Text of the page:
Out of America: Ex-Marines ration the truth in Virginia

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The Independent Online
WASHINGTON - With six months to go to election day, Virginia's taste for straight- arrow soldiers, not surprising in the birthplace of Robert E Lee and Stonewall Jackson, is already providing the most entertaining political race of 1994. The candidates, Oliver North and Chuck Robb, are both former Marine career officers and both are accused of bare-faced lying.

The type of lies they are said to have told are different and so is their response. Mr North's troubles involve politics; Senator Robb's are to do with sex. Both have to explain past deviousness but still convince voters they retain soldierly virtues. A direct denial is, for differing reasons, no longer possible.

Mr Robb, the sitting Democratic Senator, and Mr North, the likely Republican challenger, have other parallels. Both fought in Vietnam and made their names in Washington. As a guard at the White House Mr Robb met and married Lynda Bird Johnson, daughter of the President.

Mr North at first fought to avoid appointment to the Reagan White House because it would damage his career by denying him combat experience. By counter-attacking at the Iran-Contra hearings in 1987 when everybody else was running for cover he elevated himself to become martyr-hero of the Republican right.

Virginian voters may be getting the message that they have two very strange candidates who have a lot of explaining to do. Up to last week Mr North seemed to be doing best. The most serious charge against him, that he lied to Congress and escaped sentence only by a technicality, damaged him chiefly among Democrats but they were never going to vote for him anyway. Misleading Congress is not the world's worst sin in the eyes of Virginia Republicans.

Mr North has also tended to get away with it, because, as so often happened with his mentor, Ronald Reagan, journalists and television anchors underestimate him. On ABC's Nightline, Ted Koppel called him 'an accomplished liar' but in most confrontations Mr North's earnest charm prevents his critics doing real damage.

To Republicans Mr North has all the right kind of enemies. Even an attack on his veracity by the deeply conservative Reader's Digest quoting denunciation of Mr North by Reagan White House officials did not seem enough to boost the fortunes of his lack- lustre Republican rival, James Miller, once Mr Reagan's budget director. His mistake may have been, paradoxically, to be rather too truthful about Mr Reagan's own role in the plan to supply arms to Iran, divert the profits to right-wing guerrillas in Nicaragua and conceal the facts from Congress.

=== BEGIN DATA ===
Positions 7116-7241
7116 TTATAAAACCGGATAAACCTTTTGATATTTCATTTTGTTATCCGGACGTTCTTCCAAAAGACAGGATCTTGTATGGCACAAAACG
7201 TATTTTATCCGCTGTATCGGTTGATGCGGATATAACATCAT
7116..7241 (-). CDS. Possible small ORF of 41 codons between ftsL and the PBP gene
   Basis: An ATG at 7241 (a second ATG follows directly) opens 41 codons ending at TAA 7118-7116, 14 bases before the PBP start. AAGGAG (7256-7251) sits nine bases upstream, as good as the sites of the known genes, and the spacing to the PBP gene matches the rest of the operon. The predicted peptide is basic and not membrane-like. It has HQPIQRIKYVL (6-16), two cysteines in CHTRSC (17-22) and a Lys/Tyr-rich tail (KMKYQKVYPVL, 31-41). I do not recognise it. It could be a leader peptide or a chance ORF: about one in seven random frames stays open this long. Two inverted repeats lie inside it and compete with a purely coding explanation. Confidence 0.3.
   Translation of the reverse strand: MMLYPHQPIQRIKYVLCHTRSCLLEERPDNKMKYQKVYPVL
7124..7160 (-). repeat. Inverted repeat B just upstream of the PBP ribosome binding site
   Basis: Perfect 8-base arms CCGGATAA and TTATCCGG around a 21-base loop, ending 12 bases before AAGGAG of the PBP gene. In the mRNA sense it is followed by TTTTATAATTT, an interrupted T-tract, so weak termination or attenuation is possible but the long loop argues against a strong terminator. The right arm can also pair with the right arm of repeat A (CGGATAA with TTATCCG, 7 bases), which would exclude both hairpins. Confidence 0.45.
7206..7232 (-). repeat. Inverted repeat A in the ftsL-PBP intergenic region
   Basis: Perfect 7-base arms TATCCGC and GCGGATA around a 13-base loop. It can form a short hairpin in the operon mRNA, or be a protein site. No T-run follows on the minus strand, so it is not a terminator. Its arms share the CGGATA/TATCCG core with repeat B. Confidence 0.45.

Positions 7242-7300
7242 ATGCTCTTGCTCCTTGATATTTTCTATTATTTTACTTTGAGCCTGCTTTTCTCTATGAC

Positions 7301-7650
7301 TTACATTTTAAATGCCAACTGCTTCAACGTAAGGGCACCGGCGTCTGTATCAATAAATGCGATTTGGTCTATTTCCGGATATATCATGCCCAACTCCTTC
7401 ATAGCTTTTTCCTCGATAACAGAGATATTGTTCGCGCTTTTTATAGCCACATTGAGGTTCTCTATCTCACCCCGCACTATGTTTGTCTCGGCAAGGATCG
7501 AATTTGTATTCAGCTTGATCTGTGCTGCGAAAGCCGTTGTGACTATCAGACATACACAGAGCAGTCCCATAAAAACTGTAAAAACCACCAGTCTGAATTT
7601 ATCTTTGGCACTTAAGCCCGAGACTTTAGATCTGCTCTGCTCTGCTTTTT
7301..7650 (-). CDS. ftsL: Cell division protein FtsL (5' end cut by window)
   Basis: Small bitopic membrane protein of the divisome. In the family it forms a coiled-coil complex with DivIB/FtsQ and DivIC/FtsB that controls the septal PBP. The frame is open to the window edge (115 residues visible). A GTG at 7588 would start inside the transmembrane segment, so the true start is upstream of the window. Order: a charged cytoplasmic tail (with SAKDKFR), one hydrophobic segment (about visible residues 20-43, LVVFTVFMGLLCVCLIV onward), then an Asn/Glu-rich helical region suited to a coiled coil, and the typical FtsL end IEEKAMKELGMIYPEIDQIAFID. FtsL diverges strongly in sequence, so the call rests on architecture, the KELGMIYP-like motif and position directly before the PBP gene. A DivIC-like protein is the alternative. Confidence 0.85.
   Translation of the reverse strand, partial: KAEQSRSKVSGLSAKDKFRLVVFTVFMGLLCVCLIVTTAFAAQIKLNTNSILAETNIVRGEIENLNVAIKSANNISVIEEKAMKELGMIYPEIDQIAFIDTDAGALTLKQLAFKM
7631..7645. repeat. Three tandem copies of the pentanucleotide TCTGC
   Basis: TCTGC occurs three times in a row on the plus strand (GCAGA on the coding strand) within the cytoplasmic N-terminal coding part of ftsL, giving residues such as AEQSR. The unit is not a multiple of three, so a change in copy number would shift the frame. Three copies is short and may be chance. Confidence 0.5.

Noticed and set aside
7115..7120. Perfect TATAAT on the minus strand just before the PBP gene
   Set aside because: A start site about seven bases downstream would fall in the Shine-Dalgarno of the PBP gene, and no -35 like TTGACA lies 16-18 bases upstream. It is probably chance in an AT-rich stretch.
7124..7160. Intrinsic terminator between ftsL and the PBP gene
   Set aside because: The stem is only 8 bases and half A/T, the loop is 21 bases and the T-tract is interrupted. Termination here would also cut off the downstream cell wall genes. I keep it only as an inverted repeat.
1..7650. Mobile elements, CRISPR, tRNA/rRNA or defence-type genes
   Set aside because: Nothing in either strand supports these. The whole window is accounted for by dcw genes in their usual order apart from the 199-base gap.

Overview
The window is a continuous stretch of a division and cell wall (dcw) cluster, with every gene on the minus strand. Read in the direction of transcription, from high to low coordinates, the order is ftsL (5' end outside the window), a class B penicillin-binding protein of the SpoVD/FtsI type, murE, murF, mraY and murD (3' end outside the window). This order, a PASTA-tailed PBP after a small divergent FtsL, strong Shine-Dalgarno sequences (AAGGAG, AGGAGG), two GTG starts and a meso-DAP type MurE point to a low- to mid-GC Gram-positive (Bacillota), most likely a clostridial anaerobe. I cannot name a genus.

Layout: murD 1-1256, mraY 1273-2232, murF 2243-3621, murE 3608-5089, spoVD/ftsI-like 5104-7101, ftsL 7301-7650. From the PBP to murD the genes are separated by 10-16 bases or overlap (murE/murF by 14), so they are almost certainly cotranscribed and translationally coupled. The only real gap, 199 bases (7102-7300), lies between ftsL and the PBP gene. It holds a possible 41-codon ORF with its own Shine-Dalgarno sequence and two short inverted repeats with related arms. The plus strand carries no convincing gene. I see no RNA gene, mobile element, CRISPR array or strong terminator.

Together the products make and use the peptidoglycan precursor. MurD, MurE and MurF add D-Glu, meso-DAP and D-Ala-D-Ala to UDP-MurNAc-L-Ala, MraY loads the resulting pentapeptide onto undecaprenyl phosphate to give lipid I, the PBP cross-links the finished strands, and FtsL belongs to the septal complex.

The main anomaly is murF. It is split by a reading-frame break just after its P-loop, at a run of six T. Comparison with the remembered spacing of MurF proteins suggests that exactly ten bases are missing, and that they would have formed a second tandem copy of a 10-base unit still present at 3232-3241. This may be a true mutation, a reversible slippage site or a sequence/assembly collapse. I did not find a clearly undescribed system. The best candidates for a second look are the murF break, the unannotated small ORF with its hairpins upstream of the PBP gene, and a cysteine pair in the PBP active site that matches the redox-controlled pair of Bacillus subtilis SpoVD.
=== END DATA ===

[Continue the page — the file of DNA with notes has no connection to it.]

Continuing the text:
The result was a thunderclap which hit the North campaign last week. Mr Reagan himself, normally pledged not to intervene in Republican infighting, publicly denounced Mr North in a letter, saying he was 'getting pretty steamed about the statements coming from Oliver North. I never instructed him or anyone in my administration to mislead Congress on Iran-Contra matters . . . The private meetings he said he had with me just didn't happen.' Mr North could hardly defend himelf by denouncing Mr Reagan, whose mantle he is busily trying to inherit.

Instead, he claims he was misrepresented by political opponents. Signing his reply to Mr Reagan Semper Fidelis - the motto of the Marine Corps - he gently implies that his loyalty to the former president is so deep that if Mr Reagan wants to use him as the fall-guy it is all right by him.

If Mr North was the simple soldier he purports to be then this denunciation should sink him. In fact, he is probably tough and smart enough to survive. An unrivalled fund-raiser, he has received dollars 25m ( pounds 16.7m) in contributions since 1987. He also has the advantage of facing Senator Robb, whose reputation has never recovered from accounts that, as governor in the Eighties, he had many girl-friends and attended cocaine parties.

Efforts by Mr Robb to come clean have done him little good. In a letter to supporters 10 days ago he admitted his behaviour was 'not appropriate for a married man'. The affairs and parties took place in Virginia Beach, where, he admitted, he had 'let my guard down'. He stuck by an earlier claim that 'the only woman I have loved emotionally or physically, since I have been married, is my wife Lynda'. He denied going to parties where drugs were used.

The letter, it turned out, was issued in the knowledge that the Washington Post had memos written by Mr Robb's own staff trying to assess his guilt. One written by his former press secretary said: 'Robb did engage in sexual relations, oral sex, with at least half-a-dozen women.' Asked about this, the Senator said: 'I previously said I hadn't slept with anyone, hadn't had an affair' and this was literally true.

Mr Robb's fine distinctions may escape Virginians. A commentator said the phrase about 'letting his guard down' made bimbos sound like the Vietcong. Against anybody else but Mr North he would lose his seat. For now he is ahead in the polls and benefiting from the Republicans' mini-civil war. 'It is what political professionals call a clothes-peg election,' said a Republican consultant who thinks Mr North will win. 'Both sides will have to suppress their sense of smell when they go out to vote.'

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